WMD Lies: Something Rotten in DK

“Weapons of Mass Destruction”: That was the mantra this political leader cited over and over in the run-up to the War in Iraq last spring, and to him Saddam Hussein’s possession of such weapons was the irrefutable fact justifying what was about to happen. This was despite the fact that this leader never really took the time to examine the supplied evidence on its own merits, to arrive at his own independent assessment of it. Now, of course, his government is trying to play down WMD, insisting that that was only one of the rationales given for toppling Hussein’s regime.

George W. Bush? Tony Blair? Of course. But I’m actually referring here specifically to Anders Fogh Rasmussen, prime minster of Denmark, according to the account entitled Denmark at War on a Lie in the Danish commentary newspaper Information. It looks like the Danish electorate is feeling similarly deceived (or, at least, has the right so to feel) as its American and British counterparts. And speaking of deception, you, dear reader, have just been hit once again with the time-honored journalistic trick of the non-specific article lead-in, taking you along what you think is familiar ground before suddenly swerving in a quite unexpected direction when specific details are finally supplied. What a great shtick!

Never mind that Denmark’s contribution to the War in Iraq was limited to two naval vessels, namely a corvette (i.e. a small surface ship, smaller than a frigate, bigger than a PT boat) and a submarine, and that no Danes have actually died in Iraq, either during the war or afterwards. (It’s true, though, that Danes have died in Afghanistan. A few Danish soldiers died along with some German ones in an ammunition-disarming accident a few months back. But Afghanistan is a different issue.) The point is that the Danish parliament explicitly voted just prior to the onset of the war to authorize Danish military involvement in the hostilities, even though opinion polls consistently showed Danish public opinion against such involvement.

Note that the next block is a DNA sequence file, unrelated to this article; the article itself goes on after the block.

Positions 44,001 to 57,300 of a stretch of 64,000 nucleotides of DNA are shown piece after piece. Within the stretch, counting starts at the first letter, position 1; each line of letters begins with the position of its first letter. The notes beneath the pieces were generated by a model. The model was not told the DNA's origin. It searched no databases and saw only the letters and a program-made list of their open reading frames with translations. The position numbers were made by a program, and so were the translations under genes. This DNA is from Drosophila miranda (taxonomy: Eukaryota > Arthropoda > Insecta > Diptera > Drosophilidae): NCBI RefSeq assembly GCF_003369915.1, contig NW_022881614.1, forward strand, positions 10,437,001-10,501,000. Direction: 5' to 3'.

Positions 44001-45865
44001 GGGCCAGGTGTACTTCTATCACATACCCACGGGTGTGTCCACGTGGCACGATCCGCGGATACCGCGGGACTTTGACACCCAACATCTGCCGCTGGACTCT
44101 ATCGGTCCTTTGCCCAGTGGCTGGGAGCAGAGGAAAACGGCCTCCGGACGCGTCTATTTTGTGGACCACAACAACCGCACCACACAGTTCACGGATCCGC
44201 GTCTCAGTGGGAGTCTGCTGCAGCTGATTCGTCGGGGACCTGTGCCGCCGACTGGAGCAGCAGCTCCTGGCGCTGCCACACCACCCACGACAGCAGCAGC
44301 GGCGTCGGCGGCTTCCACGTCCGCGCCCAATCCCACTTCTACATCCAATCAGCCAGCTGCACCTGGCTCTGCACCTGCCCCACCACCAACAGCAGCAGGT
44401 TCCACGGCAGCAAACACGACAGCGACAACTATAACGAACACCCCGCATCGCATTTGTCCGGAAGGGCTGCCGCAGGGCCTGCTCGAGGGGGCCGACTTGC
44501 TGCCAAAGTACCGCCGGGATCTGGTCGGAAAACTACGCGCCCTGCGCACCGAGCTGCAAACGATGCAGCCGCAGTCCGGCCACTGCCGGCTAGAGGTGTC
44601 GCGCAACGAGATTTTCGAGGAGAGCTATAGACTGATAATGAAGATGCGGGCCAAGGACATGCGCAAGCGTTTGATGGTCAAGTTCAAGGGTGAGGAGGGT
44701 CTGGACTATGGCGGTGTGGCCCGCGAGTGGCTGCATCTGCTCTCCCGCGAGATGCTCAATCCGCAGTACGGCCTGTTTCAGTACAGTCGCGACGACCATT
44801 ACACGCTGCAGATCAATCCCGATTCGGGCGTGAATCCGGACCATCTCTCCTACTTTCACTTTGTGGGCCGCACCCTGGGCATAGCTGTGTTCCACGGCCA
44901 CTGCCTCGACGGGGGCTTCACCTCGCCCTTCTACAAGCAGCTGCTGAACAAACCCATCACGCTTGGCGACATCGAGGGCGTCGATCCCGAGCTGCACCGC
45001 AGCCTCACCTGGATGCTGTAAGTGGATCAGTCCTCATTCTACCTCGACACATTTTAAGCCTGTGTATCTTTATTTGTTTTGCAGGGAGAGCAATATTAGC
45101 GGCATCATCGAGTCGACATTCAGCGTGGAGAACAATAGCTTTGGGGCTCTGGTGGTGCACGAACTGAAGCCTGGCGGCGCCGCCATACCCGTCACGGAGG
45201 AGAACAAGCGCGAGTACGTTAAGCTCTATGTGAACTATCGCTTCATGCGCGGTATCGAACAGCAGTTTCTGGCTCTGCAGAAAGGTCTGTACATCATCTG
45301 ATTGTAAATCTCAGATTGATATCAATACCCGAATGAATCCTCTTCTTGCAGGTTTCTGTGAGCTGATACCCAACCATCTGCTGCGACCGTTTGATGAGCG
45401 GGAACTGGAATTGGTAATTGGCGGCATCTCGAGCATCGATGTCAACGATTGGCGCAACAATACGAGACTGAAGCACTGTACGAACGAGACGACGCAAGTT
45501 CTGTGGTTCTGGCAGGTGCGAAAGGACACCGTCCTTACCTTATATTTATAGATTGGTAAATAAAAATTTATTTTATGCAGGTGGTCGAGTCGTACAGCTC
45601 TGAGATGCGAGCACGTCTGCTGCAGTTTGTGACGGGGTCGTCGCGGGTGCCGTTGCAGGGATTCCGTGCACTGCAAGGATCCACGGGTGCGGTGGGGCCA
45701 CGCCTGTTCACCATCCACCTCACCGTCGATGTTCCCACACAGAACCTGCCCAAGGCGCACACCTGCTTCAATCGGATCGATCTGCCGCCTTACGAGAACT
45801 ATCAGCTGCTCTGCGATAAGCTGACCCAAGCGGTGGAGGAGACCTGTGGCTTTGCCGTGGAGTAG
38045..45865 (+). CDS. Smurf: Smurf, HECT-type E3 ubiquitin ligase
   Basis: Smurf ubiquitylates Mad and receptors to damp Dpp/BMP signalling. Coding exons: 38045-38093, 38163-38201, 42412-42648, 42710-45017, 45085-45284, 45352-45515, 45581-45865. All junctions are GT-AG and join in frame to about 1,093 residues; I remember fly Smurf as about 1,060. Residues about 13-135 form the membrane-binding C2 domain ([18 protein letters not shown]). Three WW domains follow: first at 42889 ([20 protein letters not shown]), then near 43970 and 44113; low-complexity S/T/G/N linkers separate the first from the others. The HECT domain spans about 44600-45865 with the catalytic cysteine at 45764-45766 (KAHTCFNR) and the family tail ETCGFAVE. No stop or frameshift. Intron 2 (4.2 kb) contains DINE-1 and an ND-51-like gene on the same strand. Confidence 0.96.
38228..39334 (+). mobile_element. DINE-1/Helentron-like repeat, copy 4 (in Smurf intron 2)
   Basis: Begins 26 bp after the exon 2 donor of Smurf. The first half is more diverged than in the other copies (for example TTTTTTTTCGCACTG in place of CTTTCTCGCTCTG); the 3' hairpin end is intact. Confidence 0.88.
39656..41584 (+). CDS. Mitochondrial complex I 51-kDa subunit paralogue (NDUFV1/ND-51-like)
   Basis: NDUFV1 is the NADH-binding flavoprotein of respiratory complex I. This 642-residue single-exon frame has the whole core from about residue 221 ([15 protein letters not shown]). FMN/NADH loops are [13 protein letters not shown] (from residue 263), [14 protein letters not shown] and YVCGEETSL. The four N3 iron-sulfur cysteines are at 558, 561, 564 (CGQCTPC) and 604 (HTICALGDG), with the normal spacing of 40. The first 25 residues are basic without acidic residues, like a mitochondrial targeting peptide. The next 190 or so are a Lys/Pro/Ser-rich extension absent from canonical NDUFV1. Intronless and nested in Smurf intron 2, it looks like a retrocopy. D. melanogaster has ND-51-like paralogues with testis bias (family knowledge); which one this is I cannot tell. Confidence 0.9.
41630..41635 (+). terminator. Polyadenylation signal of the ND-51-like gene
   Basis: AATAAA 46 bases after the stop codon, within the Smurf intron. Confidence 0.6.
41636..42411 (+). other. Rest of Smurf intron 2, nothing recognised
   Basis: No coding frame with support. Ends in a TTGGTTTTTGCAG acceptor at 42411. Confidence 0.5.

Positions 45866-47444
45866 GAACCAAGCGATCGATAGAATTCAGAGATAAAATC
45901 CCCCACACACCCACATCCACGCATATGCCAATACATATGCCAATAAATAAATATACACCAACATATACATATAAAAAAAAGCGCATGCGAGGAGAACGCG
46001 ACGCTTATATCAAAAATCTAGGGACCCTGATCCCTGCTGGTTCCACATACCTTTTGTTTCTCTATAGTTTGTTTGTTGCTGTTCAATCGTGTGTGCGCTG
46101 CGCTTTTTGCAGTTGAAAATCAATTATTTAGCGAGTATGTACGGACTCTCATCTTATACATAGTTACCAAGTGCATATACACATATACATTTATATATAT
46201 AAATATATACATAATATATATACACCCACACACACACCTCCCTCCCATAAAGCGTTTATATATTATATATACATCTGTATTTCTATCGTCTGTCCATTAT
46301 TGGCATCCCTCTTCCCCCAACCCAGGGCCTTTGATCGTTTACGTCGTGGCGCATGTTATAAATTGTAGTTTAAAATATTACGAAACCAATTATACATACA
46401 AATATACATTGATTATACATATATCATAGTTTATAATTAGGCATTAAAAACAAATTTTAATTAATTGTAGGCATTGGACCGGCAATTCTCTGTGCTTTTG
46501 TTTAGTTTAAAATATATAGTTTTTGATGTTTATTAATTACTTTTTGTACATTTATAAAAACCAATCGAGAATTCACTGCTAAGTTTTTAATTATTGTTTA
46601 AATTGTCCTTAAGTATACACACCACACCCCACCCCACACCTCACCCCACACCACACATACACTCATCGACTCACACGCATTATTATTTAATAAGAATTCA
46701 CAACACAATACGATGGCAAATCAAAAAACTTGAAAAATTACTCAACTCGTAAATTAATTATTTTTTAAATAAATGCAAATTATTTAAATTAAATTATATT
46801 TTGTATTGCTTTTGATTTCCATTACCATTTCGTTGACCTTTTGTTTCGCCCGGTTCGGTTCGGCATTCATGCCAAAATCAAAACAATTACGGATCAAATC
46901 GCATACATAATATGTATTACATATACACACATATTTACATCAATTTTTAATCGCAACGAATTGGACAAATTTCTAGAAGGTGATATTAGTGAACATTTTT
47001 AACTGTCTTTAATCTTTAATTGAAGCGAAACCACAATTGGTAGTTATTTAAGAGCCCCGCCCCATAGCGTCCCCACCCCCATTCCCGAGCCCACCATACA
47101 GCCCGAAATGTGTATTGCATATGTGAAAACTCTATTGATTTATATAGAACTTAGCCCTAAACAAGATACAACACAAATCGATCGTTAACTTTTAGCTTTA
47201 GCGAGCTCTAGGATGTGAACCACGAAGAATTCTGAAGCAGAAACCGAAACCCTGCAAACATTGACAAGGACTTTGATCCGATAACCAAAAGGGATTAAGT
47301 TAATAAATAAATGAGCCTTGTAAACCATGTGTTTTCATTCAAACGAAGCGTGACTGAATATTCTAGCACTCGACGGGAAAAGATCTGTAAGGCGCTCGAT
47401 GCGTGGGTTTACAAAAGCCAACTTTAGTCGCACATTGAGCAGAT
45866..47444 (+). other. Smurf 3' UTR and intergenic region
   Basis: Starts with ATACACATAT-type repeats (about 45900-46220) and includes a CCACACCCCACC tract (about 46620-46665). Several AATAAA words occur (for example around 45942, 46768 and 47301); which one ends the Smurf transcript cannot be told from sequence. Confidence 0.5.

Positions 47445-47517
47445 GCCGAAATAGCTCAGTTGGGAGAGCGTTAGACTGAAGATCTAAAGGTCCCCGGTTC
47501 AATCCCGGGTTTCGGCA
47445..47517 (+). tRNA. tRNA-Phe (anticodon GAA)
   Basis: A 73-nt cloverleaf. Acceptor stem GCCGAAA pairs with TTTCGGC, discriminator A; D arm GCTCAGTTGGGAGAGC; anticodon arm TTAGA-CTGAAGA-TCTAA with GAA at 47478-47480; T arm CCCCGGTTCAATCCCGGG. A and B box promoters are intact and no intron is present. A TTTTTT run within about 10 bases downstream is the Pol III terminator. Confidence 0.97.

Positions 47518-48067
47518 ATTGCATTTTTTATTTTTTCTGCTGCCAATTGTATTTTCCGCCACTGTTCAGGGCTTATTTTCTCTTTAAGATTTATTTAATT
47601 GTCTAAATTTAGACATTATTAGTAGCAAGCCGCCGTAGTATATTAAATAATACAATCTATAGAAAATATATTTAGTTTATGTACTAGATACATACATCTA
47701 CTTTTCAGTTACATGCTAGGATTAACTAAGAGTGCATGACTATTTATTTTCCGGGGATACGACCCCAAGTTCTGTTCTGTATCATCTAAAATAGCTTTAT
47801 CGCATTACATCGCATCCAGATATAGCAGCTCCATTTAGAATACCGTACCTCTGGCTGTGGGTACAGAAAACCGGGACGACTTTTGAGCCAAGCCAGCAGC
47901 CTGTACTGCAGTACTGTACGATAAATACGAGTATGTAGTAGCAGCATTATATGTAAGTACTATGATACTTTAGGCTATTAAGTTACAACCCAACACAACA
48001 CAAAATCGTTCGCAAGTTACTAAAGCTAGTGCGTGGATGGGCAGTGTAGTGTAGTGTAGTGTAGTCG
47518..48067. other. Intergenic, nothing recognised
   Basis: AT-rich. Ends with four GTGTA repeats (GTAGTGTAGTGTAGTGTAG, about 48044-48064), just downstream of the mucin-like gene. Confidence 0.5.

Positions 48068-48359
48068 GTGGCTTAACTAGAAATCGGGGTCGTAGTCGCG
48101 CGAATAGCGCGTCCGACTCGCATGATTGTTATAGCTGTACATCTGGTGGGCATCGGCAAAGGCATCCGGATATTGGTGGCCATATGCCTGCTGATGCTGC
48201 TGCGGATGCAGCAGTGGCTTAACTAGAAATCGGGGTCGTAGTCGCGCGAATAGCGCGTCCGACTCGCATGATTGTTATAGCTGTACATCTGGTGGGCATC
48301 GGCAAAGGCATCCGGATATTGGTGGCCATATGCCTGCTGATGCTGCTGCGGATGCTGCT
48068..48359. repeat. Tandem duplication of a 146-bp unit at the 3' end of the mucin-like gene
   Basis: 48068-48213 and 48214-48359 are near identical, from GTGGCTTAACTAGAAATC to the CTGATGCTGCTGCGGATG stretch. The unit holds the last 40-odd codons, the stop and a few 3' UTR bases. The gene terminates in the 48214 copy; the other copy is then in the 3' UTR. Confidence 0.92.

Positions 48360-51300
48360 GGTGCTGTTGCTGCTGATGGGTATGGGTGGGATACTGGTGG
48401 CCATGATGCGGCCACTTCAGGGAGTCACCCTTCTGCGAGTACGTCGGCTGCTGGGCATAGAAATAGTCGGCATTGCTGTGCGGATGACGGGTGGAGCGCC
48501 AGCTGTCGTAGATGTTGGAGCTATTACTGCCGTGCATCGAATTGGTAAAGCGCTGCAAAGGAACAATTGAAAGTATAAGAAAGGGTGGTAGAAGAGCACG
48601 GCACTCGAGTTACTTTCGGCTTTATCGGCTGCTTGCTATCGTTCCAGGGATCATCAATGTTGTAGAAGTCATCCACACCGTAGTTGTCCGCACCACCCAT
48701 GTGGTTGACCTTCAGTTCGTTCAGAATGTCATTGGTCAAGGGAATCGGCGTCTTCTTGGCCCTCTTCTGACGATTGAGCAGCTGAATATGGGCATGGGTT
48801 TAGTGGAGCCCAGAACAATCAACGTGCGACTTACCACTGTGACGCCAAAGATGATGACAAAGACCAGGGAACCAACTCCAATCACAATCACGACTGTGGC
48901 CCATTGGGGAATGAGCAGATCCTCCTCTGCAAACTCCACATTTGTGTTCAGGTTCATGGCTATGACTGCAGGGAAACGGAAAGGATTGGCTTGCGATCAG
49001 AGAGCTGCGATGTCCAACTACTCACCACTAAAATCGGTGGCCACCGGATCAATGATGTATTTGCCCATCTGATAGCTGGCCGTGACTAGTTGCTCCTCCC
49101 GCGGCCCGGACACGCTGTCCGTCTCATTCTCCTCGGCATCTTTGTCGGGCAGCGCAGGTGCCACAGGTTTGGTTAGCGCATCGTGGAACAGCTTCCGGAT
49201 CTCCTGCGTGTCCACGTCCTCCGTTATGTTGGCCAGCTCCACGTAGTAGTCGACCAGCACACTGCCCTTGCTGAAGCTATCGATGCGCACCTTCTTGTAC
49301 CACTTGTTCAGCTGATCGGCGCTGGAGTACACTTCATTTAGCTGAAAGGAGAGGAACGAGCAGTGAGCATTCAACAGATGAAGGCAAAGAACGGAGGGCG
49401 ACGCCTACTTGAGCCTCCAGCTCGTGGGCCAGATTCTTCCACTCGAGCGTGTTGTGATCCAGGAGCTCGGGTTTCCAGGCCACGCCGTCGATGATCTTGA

It did so, of course, at the insistent urging of the government, whose almost-exclusive theme when it came to Iraq was “weapons of mass destruction.” Charlotte Aagaard’s piece in Information is itself actually derivative, as it takes most of its information from an investigative documentary radio program, to be given that very same evening (of last Saturday, 4 October) on “DR” or Danske Radio, the nationwide public radio network, entitled “Denmark at War – The Missing Weapons.” And the message, quite simply, is that when Rasmussen these days claims that WMD was just one reason given before the war justifying Danish involvement in it, he is lying. (Well, OK, he “speaks untruthfully” – [han] taler usandt.)

But that’s strange: The article itself (again, from information in the radio program) states that, at least once, Rasmussen did publicly broaden his rationale for war to include two other items: the brutal nature of Saddam Hussein’s dictatorial regime and the potential getting rid of him had for contributing to a general Middle East peace settlement between Israelis and Palestinians. But this was only in a press-release issued just before the war started, last 18 March. So I guess those involved in the radio program, and Ms. Aagaard, regard that as simply too little, too late.

Rasmussen himself “did not have time” to contribute to the making of the radio program. But Danish foreign minister Per Stig Møller did, and said “I still believe that we had to say that enough was enough – and enough had to be enough after twelve years . . . so I believe that we did the right thing. I actually don’t believe that it could have been otherwise.”

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